How Sacramento turns at-risk kids into criminals
Why do children with serious mental-health issues end up in juvenile hall instead of a doctor’s office?
Ashley Drake is trying to be something other than a cautionary tale. In a north Sacramento law enforcement office, the 22-year-old waits on a probation officer, the same one she’s had since childhood. It’s time again to reach for the straight and narrow.
She’s never had much help in that department.
Afflicted with bipolar disorder, clinical depression and avoidant personality disorder symptoms, Drake’s childhood is a blur of family discord, 10 juvenile hall detentions and 13 separate group home placements. Therapy, counseling and treatment? They never happened. Instead, she began self-medicating with hard drugs as an adolescent, and has since graduated to adult jails.
“A lot of my issues were having to do with me being split from my family,” she says. “Just throwing us inside of a room doesn’t really help.”
But that’s increasingly the only option for society’s most plagued youth—deeply troubled boys and girls, warehoused in the absence of decent alternatives.
According to a comprehensive analysis completed in September for the Sacramento County Criminal Justice Cabinet, nearly 43 percent of the average daily juvenile hall population received mental health services this year, a 19-percent increase over 2000. Of the 84 children who were served, 52 received psychotropic drugs. The representation of medicated juveniles at the hall rose by 16 percent in comparison to 2004, when the population was larger and the number of medicated kids smaller—around 32—an examination of state and local data shows.
“About half of our juvenile hall is a mental health facility. And we don’t have adequate services to keep up with that,” says Arthur L. Bowie, supervising assistant public defender of the county’s juvenile division. “We’re making criminals out of them, instead of what they are.”
What they are, says Bowie and others, are victims of abusive homes and failed institutions. Institutionalized at a young age and too often deprived of proper psychiatric care, they’re groomed for lives on perpetual lockdown.
“Half these kids don’t belong in detention,” says deputy probation officer Gabo Ly, who supervises the special needs unit, where juvenile hall’s most emotionally and psychologically unstable are segregated. “But this is all we have.”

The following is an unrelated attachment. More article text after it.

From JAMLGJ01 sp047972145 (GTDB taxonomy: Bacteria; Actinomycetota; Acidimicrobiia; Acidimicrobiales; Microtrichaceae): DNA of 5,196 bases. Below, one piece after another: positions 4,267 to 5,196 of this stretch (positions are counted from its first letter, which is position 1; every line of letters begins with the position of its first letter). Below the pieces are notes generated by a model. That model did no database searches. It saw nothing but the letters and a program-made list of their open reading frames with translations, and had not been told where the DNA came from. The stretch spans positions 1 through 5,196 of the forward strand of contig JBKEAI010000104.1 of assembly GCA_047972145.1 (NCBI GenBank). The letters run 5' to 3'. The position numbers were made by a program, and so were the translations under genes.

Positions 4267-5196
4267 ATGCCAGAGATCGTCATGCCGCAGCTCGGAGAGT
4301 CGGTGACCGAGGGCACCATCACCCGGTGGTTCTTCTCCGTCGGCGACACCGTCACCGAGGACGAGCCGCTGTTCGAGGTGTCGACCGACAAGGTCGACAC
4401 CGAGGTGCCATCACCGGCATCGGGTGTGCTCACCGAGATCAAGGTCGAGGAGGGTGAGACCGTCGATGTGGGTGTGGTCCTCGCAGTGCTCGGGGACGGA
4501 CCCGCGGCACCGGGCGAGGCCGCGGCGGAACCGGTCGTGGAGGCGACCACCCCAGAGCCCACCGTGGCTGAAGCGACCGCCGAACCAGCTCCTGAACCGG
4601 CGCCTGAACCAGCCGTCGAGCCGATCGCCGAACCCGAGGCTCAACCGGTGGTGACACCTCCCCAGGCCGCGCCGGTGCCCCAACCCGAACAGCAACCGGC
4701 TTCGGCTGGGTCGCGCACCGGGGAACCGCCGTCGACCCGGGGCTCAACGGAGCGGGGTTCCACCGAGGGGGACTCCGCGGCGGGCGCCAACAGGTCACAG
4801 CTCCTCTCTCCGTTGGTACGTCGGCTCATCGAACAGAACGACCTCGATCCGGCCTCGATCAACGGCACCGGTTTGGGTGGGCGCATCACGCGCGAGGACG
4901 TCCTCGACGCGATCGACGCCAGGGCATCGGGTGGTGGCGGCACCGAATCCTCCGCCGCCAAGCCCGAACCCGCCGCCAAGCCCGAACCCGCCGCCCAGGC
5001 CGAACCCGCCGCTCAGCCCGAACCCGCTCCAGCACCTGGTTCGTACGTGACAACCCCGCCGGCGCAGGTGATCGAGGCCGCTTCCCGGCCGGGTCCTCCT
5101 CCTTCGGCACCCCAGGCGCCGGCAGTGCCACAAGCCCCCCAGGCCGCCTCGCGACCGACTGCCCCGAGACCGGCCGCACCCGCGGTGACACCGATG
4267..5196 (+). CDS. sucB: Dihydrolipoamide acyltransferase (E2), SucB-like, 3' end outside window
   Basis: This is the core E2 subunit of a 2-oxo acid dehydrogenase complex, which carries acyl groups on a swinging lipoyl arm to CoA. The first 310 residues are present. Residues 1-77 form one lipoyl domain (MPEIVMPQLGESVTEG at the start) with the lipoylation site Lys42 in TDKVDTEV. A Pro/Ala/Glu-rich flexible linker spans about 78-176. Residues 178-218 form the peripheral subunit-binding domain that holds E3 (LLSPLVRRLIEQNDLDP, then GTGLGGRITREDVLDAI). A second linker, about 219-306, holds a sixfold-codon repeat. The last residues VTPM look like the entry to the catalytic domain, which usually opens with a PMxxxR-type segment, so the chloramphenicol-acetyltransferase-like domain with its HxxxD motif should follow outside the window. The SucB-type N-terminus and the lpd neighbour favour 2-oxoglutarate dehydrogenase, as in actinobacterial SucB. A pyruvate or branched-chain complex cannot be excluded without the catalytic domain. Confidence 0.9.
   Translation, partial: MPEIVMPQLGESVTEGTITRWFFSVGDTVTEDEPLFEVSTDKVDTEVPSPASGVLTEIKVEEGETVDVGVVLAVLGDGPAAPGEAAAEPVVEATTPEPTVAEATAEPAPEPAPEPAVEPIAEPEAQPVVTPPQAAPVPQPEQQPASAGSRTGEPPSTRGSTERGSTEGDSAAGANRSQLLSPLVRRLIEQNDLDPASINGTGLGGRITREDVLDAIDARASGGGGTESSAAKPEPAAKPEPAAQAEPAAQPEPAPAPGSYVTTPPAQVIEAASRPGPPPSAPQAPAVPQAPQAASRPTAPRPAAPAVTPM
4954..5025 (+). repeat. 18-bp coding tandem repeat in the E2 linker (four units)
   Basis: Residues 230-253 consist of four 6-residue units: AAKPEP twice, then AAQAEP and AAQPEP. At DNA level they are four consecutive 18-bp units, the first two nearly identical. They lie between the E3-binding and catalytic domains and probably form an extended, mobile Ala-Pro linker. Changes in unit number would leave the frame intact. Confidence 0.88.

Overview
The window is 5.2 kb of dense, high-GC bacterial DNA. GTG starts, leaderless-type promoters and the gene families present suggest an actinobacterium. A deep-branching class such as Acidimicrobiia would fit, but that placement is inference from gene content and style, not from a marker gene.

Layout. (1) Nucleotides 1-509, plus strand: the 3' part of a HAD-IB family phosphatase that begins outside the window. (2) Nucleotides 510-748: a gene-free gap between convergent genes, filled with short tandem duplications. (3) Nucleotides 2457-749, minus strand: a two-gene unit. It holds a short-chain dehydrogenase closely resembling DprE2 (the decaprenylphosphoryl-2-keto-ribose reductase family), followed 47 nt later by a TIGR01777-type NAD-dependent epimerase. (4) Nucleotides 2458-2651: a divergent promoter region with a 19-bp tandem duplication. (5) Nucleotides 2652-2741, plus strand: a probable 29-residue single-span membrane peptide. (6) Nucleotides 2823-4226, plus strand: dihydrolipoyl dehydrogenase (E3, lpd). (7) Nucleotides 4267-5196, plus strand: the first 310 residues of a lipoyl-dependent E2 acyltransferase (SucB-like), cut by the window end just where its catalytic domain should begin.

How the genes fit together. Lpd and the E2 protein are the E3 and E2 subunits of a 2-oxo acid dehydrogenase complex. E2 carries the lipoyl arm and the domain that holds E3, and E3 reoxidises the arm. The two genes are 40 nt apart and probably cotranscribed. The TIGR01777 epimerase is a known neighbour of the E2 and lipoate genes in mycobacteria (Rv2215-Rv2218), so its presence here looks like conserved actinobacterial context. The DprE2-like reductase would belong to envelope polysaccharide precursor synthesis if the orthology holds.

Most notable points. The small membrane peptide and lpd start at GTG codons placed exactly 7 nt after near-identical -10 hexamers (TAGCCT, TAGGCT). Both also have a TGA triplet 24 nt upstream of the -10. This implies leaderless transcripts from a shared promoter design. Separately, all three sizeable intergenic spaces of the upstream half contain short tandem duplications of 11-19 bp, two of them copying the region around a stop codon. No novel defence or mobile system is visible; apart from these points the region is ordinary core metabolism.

It’s a crisis in quiet, sapped of any grand political campaign or national outcry. Mental health resources evaporated so gradually that few outside the criminal justice system took notice of the mass migration. And the kids in this jackpot don’t have stable families or powerful lobbyists who fuss when they’re confined. As a result, halls originally conceived as way stations for delinquents have transformed into long-term commitment facilities for the mentally unwell and emotionally troubled.
Efforts to reverse this tide have been scattered and makeshift. In Sacramento, probation officials are searching for community partners outside of the hall to intercept their mentally ill, but options vanish for the toughest cases. Kids like Arturro.
The victim of horrific abuse, Arturro lashed out in a like manner and ended up in juvie. Courts from Sacramento to the central coast have tossed him back and forth like a jurisdictional hot potato. No one wants to confront his increasingly complex needs. For the time being, he’s Sacramento’s problem.'Pipeline to prison'
Removed from a home of drug-addled turmoil when she was 4, Ashley Drake and her siblings scattered to divergent fortunes. Adopted by a family in El Dorado Hills, two younger brothers rebounded into stable homes.
Drake and her big brother weren’t so lucky. The brother took his first bust at age 8, graduated to juvenile detention at the state level when he was 12 and is in jail today. The system concocted a similar destiny for Drake, first locked up when she was 12 for shoplifting a bag of beef jerky.
“From there, it just got worse,” she tells SN&R.
Arrested last year for felony assault after going off her meds and fighting with her ex, Drake was jailed two additional times for violating the terms of her probation. During the last bust, five months ago, she caught a drug possession charge after being out of jail for only 24 hours.
Some might call that bad luck. Others name it fate.
“They’re on that pipeline to prison and causing harm along the way,” Bowie says of troubled minors who get sucked into the system. “The conversation about treatment comes after the juvenile justice system.”
This transformation of the state’s juvenile halls into psychiatric facilities of last resort charted a largely unheralded path for at least 15 years. An accumulating number of reports, audits, white papers and lawsuits casts the blame far and wide: The drastic downsizing of youth correctional institutions at the state level, expulsion-prone schools, budget-busted county mental health programs, recession-bled community resources, judges and lawyers who don’t understand the intricacies of child psychology.
“This is how juvenile halls become de facto mental hospitals,” says Toni Gardner, a retired field representative with the Board of State and Community Corrections, which oversees local jails and juvenile halls.
As a result, the new California geography looks something like this: